“Alright class, don’t forget tomorrow is when you turn in your polished book review,” Ms. Dunn reminded us.

“I’m really about to kill this,” I whispered to my peer.

I only had to finish up the final paragraph, which took about ten minutes. I re-read what I wrote and closed my computer. All in all I was pretty proud. The next day I went to school and waited for lunch to come, I was satisfied of my work but I wanted Ms. Dunn to check it for any last minute mistakes. I showed up at her office right at the start of the period.

“Hey Ms. Dunn. Could you look over my review before I turn it in. This is the final version but I just want to be sure,” I asked

“Sure no problem,” She responded.

I shared her into my document and sat across from her, too anxious to see what she was typing, but sure were those fingers moving. Maybe they were good comments, I thought. I was so wrong.

“There you go, she said with a toothy grin on her face.” She closed her laptop and went to deal with another student.

I opened my document expecting to have to only make a few grammar edits here and there. I could not have been more wrong! All I saw were paragraphs worth of edits in the comment boxes. At first I kept my cool, fixing one error after another, until suddenly lunch was over and class had begun. That’s when I started to breakdown. I was running out of time until eventually I had to turn in what I had. After that class period I wasn’t feeling great about my writing but I was trying to stay positive. The next week I got my grade back on canvas - 79. That was the beginning of a pattern would continue through the school year. I took refuge in my books.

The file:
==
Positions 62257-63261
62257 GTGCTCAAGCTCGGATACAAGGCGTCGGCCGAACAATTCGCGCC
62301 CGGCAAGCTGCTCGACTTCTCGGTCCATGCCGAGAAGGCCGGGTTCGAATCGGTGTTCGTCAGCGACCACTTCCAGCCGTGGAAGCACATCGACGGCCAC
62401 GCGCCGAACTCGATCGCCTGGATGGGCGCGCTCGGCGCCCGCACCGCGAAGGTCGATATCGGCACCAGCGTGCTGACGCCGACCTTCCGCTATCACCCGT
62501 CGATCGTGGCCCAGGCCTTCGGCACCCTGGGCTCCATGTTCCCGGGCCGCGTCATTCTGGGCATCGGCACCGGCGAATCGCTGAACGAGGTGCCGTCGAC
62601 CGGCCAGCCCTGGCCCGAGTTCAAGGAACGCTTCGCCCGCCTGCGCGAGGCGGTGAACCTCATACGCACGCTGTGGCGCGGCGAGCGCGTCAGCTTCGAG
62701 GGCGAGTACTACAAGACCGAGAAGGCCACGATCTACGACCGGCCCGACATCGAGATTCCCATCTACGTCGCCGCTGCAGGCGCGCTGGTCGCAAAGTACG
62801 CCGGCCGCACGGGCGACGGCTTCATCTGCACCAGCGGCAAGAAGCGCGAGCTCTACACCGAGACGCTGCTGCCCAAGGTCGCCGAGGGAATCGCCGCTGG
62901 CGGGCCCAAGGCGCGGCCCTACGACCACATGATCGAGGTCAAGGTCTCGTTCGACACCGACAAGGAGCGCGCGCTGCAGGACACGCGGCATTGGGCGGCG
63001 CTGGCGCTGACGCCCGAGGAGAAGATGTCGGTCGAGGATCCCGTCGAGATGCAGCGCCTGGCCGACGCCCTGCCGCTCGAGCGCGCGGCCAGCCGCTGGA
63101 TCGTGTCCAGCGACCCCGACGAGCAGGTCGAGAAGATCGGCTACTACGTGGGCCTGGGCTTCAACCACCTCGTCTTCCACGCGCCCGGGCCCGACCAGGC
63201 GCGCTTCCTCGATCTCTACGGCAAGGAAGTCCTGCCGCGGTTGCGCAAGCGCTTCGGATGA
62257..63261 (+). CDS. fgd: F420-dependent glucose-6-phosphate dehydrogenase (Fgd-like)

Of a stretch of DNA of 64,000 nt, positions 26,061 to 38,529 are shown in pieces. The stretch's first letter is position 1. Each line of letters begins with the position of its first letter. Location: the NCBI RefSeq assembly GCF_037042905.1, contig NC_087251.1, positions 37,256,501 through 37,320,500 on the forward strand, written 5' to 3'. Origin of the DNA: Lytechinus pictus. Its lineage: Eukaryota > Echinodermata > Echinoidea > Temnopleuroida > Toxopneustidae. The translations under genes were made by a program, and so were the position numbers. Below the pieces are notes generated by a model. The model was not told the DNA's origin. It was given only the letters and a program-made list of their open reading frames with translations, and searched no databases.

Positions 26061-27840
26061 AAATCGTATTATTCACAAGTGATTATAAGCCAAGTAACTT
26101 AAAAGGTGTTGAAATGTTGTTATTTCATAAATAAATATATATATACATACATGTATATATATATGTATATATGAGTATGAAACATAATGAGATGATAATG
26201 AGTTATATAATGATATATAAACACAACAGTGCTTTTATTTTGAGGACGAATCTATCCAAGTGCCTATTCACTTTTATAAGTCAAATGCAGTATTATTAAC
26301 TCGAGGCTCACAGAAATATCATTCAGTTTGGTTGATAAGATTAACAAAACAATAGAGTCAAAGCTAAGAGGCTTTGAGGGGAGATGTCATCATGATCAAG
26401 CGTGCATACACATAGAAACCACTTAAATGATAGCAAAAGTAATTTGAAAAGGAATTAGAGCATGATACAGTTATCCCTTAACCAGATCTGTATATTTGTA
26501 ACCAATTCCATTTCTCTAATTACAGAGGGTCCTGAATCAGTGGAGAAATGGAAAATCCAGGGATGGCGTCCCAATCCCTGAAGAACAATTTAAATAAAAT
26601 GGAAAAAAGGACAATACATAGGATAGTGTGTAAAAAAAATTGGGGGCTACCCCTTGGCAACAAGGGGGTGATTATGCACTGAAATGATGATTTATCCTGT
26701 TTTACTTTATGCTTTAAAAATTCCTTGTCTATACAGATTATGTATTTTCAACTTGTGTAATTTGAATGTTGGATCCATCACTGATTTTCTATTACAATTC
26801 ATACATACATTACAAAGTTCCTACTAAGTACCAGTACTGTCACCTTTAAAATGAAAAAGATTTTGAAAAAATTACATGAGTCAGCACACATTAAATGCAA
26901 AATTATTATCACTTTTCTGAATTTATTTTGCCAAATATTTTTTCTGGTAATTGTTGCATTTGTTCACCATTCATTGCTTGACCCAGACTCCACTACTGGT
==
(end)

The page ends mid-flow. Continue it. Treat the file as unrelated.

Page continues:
I never felt so incompetent and unsuccessful at writing. I don’t understand how someone who has read so well for so many years is unable to write well. Am I not paying attention to the writing techniques of different writers? Am I not comprehending the writing as well as I think I am? It’s stressful to know that writing a simple essay has to be a big production because you are constantly checking yourself on simple writing errors or areas of doubt. Writing still is a challenging area for me and no matter how much I read it doesn’t change how I write, and I’m not the only one who notices this. In the steps to become a better writer, I have been keeping a journal and working with a tutor to practice my writing skills and confidence as a writer. Because I like to read books I started marking my books and


"How to Use Reading to Become a Better Writer | Write to Done." Write to Done. 31 Jan. 2008. Web. 25 Nov. 2015. <>.

"How Changing Your Reading Habits Can Transform Your Health." Fast Company. 27 July 2015. Web. 25 Nov. 2015. <>.